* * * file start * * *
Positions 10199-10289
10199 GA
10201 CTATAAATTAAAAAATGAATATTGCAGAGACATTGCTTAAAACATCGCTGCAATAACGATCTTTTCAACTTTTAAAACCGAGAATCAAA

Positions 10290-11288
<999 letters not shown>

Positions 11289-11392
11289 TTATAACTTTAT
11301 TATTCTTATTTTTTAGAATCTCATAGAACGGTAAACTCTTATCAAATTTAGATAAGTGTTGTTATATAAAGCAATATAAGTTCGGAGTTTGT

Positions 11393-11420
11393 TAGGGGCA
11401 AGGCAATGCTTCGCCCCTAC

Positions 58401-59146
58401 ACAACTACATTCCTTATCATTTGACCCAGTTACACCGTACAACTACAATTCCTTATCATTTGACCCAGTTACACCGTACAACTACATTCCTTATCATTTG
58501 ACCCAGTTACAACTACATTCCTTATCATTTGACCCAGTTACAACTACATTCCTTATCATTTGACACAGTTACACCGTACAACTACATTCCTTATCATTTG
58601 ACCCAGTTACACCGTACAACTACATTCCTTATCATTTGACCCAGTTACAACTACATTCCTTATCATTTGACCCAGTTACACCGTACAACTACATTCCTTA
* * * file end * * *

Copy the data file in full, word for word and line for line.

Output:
Positions 10199-10289
10199 GA
10201 CTATAAATTAAAAAATGAATATTGCAGAGACATTGCTTAAAACATCGCTGCAATAACGATCTTTTCAACTTTTAAAACCGAGAATCAAA

Positions 10290-11288
<999 letters not shown>

Positions 11289-11392
11289 TTATAACTTTAT
11301 TATTCTTATTTTTTAGAATCTCATAGAACGGTAAACTCTTATCAAATTTAGATAAGTGTTGTTATATAAAGCAATATAAGTTCGGAGTTTGT

Positions 11393-11420
11393 TAGGGGCA
11401 AGGCAATGCTTCGCCCCTAC

Positions 58401-59146
58401 ACAACTACATTCCTTATCATTTGACCCAGTTACACCGTACAACTACAATTCCTTATCATTTGACCCAGTTACACCGTACAACTACATTCCTTATCATTTG
58501 ACCCAGTTACAACTACATTCCTTATCATTTGACCCAGTTACAACTACATTCCTTATCATTTGACACAGTTACACCGTACAACTACATTCCTTATCATTTG
58601 ACCCAGTTACACCGTACAACTACATTCCTTATCATTTGACCCAGTTACAACTACATTCCTTATCATTTGACCCAGTTACACCGTACAACTACATTCCTTA